2. Showdown with the Trump Administration
Left-leaning California has tangled with Republican presidents before, but Brown hasn't minced words about President Trump or climate deniers, whom he deemed "troglodytes."
The battle came to a head when the Trump Administration sought to revoke California’s long-standing power to set its own clean air rules.
It dates back to when the Clean Air Act was signed in 1970. California was given special permission, known as a “waiver,” to put stricter limits on pollution coming from tailpipes because the state was facing a severe smog problem at the time.
For many years, that meant automakers had two sets of standards to meet when making cars: the federal fuel economy rules and then California’s tailpipe emissions rules.
Twelve other states and Washington D.C. have also signed onto California's rules. Then, under the Obama Administration, California and the federal government agreed on one uniform set of rules.
The Trump Administration sought to undo that, announcing its own proposal for fuel economy rules, freezing them for cars and trucks from 2021-26 instead of gradually allowing them to get tougher every year. The administration also announced it would seek to revoke California's waiver, something that had never been tried.
“This cannot be taken lightly,” Gov. Brown said in response. “I take this as an existential threat to America, to California and the world, and I’m going to fight it with everything I can.”
California already has one lawsuit pending against the rules, which likely won’t be the end of its legal defense. In October, the state filed public comments against the proposed rules, saying they would “worsen air quality for the most vulnerable, waste billions of gallons of gasoline, forfeit our best chance to fight climate change ...”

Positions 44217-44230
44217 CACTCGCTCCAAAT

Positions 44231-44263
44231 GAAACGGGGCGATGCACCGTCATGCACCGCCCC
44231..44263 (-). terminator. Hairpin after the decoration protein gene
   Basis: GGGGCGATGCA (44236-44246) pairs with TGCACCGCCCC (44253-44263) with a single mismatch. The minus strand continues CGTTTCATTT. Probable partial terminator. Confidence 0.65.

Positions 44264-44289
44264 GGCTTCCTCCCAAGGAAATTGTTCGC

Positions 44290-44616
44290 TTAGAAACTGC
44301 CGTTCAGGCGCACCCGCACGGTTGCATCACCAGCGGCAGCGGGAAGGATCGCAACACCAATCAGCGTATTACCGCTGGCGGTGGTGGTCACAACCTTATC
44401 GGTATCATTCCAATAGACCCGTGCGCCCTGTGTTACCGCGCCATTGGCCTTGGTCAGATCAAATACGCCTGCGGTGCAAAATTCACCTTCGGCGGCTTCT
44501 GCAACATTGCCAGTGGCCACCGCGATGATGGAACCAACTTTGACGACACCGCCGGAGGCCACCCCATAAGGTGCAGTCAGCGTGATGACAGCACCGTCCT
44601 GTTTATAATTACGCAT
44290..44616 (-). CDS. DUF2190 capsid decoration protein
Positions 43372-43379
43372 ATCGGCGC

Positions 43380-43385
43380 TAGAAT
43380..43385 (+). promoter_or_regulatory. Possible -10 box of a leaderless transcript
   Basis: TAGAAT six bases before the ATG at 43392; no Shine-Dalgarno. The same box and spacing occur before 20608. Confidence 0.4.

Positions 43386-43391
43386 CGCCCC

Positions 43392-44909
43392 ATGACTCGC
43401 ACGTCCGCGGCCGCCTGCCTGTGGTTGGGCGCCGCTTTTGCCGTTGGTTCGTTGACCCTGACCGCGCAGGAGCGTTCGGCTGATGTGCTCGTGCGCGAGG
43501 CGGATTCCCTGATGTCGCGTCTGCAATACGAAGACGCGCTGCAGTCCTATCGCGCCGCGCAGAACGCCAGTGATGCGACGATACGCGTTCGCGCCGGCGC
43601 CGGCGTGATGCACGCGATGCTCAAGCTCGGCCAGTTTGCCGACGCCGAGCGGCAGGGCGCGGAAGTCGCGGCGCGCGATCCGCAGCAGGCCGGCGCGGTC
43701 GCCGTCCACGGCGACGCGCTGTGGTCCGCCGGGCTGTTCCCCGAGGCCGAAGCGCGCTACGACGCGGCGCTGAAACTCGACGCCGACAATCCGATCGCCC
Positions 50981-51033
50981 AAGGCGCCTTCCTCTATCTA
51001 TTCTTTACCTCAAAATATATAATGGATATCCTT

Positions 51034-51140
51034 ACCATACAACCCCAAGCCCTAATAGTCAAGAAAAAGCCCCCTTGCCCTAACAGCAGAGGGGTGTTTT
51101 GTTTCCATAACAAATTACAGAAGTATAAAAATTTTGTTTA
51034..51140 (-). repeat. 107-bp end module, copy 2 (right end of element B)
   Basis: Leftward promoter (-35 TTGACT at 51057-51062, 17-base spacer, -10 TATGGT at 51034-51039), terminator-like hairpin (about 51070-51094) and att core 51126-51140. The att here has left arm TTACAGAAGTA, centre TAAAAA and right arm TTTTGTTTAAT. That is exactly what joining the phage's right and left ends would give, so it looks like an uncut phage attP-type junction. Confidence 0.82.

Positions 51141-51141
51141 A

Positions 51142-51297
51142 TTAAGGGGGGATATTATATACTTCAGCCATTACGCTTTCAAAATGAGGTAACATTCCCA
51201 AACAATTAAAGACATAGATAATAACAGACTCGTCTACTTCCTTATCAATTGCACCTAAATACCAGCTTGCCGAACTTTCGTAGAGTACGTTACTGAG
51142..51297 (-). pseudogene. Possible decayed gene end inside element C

1. Leading an International Climate Movement
At the Vatican in 2017, Brown opened a climate change speech as only he could: “For whatsoever a man soweth, that shall he also reap.”
It was just one of many stops he made on a worldwide climate change tour.
Even under Gov. Arnold Schwarzenegger, who helped pass the state’s first major climate law, AB 32, California has seen itself as a leader on the international stage.
But Brown created a new partnerships. In 2015, he banded together with leaders from states, provinces and cities around the world to announce new commitments to cut carbon emissions.
The partnership was called “Under 2 MOU,” with the goal to keep global average temperatures from rising more than 2 degrees Celsius, which scientists say could avoid the most catastrophic effects of climate change.
Today, 220 governments have signed on, though the agreement to cut emissions is not binding.
Brown traveled to China, to international climate negotiations in Paris, and even to the Vatican, quoting from scripture along the way: “For whatsoever a man soweth, that shall he also reap.”
“Jerry Brown was received almost as a head of state,” Alex says. “The reception everywhere he went was incredibly warm.”
His movement became higher-profile after the Trump administration announced it would pull the U.S. out of the Paris climate treaty. Brown told international leaders that California would fill the leadership void.
Even in his retirement, Brown says he’ll continue to work on climate issues, to “try to wake people up.”
Otherwise, he’ll be tending to olive trees on his Northern California ranch.
Get the best of KQED’s science coverage in your inbox weekly.